“Everything is on us, so when the fire alarm sends out a trouble signal at 2 o’clock in the morning, I get a call,” she said. “Because it’s a government facility, we have a huge responsibility for maintaining it. It’s meant to be a location for NOAA to always be able to provide our services. It’s open before, during, and after a storm. We have large generators that can power the facility for about two weeks if we lose municipal power, the facility is built to withstand a storm, and a larger internet connection that is more resilient to storm outages. My role really revolves around the continuity of operations and maintaining our ability to provide services during critical times, and also looking for ways to improve the facility.”
As the deputy director of the facility, Jessica has also seen the idea and concept that went into the making of the Disaster Response Center bloom into an entire program that now sits within the Office of Response and Restoration. The Disaster Preparedness Program was created in 2017 to strengthen existing operational capabilities to ensure the National Ocean Service and its partners have the tools necessary to plan for and respond to disasters so commerce, communities, and natural resources can recover as quickly as possible—a mission not dissimilar from the Mobile facility.
Jessica’s favorite part about her job—and working for NOAA in general—is the opportunity to develop her experience and skills in a totally different area. Jessica is currently working a temporary detail assignment with the Emergency Response Division, splitting her time between her responsibilities at the DRC, and acting as the Gulf and Atlantic regional operations branch manager.
“I believe there’s a tremendous value in stepping into a different position from time to time because it gives you the opportunity to learn a different program, a different line office, different skills,” Jessica said. “It’s an opportunity for all kinds of growth, and healthy mentally because that change in experience is just refreshing. It can be a jolt to an otherwise stagnant or static work experience. The bigger reason is the need for better coordination between our divisions. The better we can understand each other and what we’re doing will benefit OR&R and the NOAA as a whole.”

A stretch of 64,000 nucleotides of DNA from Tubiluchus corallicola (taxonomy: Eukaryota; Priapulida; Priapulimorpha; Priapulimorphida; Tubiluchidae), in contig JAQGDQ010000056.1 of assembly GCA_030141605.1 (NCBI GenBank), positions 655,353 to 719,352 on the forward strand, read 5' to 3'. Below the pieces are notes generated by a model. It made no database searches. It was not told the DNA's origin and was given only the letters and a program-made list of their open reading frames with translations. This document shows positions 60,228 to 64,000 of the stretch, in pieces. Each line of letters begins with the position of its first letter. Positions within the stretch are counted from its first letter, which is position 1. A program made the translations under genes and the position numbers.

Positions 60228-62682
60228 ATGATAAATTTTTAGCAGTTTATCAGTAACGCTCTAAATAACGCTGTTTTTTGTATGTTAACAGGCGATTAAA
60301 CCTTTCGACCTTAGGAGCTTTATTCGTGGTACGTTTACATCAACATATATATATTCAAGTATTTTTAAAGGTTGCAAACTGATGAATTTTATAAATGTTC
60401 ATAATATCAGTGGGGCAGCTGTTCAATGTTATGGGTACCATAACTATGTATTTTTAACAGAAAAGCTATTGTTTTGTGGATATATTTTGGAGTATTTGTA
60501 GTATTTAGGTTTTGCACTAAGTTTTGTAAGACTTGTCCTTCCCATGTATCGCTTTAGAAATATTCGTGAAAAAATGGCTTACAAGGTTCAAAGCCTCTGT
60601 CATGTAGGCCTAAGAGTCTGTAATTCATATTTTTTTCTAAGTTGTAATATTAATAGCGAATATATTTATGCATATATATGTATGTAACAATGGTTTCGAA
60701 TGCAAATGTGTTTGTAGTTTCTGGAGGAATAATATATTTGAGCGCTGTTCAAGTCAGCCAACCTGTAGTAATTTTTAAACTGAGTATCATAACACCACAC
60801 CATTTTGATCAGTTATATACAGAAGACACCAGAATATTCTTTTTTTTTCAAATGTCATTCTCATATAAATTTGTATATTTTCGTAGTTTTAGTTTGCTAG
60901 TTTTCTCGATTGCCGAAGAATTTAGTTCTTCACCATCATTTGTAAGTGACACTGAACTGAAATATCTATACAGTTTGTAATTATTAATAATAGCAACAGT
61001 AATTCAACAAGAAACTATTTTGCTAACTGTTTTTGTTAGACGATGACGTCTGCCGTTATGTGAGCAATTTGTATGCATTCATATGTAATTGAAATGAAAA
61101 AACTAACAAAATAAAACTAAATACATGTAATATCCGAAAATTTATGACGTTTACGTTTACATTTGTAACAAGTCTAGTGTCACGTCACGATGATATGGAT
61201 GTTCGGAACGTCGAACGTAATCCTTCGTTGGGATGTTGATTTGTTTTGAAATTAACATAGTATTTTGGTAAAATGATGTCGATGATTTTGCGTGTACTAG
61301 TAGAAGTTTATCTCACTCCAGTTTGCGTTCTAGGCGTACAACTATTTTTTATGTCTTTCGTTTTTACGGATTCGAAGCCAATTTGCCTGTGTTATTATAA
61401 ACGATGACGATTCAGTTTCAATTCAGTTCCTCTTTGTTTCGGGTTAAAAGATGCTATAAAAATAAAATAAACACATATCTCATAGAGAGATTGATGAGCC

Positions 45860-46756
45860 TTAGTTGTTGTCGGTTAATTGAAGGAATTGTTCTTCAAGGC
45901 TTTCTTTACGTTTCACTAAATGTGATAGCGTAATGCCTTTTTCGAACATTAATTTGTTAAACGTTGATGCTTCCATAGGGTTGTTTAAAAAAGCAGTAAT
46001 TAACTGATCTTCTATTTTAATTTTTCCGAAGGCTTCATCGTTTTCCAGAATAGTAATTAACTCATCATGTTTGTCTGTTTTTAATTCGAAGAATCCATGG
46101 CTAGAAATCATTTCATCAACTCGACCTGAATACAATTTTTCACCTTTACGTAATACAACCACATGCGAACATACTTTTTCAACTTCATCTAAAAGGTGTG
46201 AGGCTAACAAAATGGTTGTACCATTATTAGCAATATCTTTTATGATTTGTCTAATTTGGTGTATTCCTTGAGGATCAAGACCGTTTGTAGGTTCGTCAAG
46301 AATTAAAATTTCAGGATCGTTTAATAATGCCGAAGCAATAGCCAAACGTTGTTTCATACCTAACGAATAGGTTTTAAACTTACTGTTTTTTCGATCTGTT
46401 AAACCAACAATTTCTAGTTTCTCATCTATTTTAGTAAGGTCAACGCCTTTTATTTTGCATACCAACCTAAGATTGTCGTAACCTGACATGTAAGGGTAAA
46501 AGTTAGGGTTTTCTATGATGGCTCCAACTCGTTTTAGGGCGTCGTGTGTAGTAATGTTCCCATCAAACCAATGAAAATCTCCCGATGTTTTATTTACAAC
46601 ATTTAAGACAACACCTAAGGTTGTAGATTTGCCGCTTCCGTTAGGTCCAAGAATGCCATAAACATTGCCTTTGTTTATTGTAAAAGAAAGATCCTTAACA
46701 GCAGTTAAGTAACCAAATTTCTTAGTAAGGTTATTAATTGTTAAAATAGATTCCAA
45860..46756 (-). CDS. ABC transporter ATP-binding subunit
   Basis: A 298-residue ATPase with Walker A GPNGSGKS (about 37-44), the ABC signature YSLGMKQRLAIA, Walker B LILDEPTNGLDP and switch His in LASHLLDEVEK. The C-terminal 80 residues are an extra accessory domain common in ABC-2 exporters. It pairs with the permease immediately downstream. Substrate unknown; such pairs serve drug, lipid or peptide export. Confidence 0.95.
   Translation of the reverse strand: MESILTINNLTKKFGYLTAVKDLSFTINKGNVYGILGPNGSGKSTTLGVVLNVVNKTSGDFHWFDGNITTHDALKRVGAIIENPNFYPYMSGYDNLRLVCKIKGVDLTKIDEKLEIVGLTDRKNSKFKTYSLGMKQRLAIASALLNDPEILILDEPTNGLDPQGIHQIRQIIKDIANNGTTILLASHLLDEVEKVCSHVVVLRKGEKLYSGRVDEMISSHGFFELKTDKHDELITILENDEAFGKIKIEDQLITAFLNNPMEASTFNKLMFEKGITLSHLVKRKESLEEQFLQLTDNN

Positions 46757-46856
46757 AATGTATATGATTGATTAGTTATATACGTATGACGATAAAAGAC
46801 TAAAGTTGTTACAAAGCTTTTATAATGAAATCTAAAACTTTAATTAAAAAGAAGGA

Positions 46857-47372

For Jessica, this isn’t the first opportunity of its kind that she’s gone after. In 2017, she joined NOAA’s Leadership Competency Development Program—a year and a half program where participants split their time between formal classroom training and professional development opportunities. Through this program, Jessica did three details. She worked three months with the Fisheries Office of Management and Budget, six months in the Deputy Undersecretary of Operation’s Office working as an advisor, and another three months as the acting supervisor for the Gray’s Reef National Marine Sanctuary.
“I love being able to try different things, and learn how different program offices work,” Jessica said. “I’m very grateful that OR&R gave me that opportunity and allowed me to take the time to do that. I think the government has a number of professional development opportunities like that available to people and they’re a great way to expand your network and skill sets. I would absolutely encourage people to take advantage of those really rewarding, enriching opportunities.”
When she’s not at the DRC or trying out new opportunities, Jessica enjoys spending time at her home in Mobile with her three cats, Chloe, Emmett, and Elijiah.